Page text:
Is the Pandemic Affecting How Our Brains Interpret Touch & Human Connection?
I grew up in the 1970s and ‘80s as part of a Swedish-American family in a suburban home just beyond the city limits of St. Paul, Minnesota. The last sibling to arrive, I joined my older sister, two brothers and parents in a small, single-story house on a cul de sac of other starter homes built in the 1950s.
In my generation, suburban homes did not necessarily equate to more space. We lived lightly crammed together, six people sharing one bathroom. But that didn’t seem particularly unusual to me when I was young. Nor did it seem odd that there wasn’t a lot of physical intimacy in our household, despite the fact we lived in such close quarters. We were Scandinavians, after all. And however you grow up feels normal.
Affection was more a pat on the shoulder than a warm, enveloping hug, and the most intimacy I ever witnessed between my parents was a quick peck on the lips.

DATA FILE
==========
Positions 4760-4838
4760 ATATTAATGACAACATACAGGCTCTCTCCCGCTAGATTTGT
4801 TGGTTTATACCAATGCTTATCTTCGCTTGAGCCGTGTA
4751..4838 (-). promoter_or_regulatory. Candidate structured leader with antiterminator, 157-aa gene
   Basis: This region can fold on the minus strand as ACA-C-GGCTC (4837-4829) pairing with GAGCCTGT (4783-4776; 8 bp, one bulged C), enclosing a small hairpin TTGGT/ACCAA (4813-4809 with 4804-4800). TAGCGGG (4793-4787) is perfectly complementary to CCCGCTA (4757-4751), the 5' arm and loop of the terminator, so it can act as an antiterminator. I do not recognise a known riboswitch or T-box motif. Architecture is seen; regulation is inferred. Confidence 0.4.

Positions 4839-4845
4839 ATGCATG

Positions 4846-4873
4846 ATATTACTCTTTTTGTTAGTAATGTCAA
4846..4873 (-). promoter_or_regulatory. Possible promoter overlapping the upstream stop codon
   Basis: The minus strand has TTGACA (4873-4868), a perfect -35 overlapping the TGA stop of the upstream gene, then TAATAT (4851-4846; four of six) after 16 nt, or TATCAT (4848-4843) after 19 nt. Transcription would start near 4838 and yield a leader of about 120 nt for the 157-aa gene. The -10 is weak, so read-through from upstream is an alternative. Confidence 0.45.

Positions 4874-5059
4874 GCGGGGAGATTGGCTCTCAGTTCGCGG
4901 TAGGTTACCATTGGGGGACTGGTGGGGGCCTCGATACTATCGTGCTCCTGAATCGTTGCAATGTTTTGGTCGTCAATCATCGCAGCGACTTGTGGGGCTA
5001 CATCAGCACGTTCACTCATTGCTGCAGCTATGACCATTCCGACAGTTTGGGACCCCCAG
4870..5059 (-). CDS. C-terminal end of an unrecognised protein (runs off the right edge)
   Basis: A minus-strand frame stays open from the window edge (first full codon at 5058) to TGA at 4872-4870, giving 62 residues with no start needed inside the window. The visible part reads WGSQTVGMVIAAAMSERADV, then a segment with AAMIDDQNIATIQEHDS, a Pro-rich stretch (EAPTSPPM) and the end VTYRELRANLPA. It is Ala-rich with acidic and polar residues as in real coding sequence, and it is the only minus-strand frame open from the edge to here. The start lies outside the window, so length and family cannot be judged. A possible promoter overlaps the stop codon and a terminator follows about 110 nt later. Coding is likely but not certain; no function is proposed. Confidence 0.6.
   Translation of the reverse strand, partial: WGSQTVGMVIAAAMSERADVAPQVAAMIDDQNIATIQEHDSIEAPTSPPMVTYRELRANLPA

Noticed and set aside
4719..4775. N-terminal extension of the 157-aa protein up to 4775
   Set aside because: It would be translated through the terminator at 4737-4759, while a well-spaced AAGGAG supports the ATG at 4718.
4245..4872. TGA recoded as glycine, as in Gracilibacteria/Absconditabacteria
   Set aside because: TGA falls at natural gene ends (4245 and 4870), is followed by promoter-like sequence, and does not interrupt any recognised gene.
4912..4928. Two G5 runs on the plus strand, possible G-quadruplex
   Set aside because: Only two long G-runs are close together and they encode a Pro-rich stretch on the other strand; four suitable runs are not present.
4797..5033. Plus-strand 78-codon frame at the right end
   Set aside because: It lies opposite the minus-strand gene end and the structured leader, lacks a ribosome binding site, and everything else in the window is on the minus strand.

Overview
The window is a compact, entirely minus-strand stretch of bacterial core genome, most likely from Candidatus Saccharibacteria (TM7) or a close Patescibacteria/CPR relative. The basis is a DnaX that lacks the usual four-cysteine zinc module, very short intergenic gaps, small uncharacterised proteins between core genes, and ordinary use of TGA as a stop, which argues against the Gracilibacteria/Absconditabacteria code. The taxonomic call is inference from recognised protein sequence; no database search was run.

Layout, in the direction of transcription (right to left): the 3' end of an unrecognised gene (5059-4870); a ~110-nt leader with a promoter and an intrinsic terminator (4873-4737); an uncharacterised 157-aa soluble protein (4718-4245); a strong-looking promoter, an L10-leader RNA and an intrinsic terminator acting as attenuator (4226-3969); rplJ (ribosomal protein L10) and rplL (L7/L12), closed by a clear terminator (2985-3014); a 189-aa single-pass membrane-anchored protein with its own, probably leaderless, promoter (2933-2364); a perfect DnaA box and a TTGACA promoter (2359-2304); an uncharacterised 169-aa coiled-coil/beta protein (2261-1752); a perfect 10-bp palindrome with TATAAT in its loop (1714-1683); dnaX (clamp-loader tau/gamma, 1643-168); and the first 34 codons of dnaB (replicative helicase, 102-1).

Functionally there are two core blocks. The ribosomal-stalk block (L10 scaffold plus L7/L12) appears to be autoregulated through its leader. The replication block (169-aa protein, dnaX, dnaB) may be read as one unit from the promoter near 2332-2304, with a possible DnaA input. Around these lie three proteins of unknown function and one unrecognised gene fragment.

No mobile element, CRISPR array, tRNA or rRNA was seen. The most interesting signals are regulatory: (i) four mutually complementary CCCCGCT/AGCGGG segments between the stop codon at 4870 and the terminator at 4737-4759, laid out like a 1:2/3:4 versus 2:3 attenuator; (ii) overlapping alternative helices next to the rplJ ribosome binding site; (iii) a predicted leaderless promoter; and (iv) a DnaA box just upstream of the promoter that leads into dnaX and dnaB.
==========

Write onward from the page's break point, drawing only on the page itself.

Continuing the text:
My childhood family culture definitely comprised inherited stoicism from Swedish immigrants of previous generations. For family photos growing up, we stood formally with arms to our sides, not touching one another. And in family gatherings and social situations, we could be found – and can be seen even today – standing or sitting in conversation with our arms crossed in front of us out of longstanding habit.
I find myself quite often still assuming this posture when I’m with others. (Or even sitting alone at my computer, apparently; I just caught myself doing it.) I’ve read enough about the topic to know this is not welcoming body language, so I have to watch myself when I’m in social or business situations. I don’t want to seem unwelcoming. But it does feel protective, cozy and comfortable, marking just a bit of a boundary for my personal space. It feels normal because I’ve been doing it for so long.
Despite this stoic upbringing and its leftover habits, I’ve always considered myself to be a pretty touchy-feely person. During social greetings I would be the first person to suggest a hug rather than a handshake, I’ve always loved cuddling, and in the earlier days of my marriage I couldn’t fall asleep unless my husband and I were touching skin-on-skin in some fashion. Spooning, or hands reaching for a shoulder, a leg.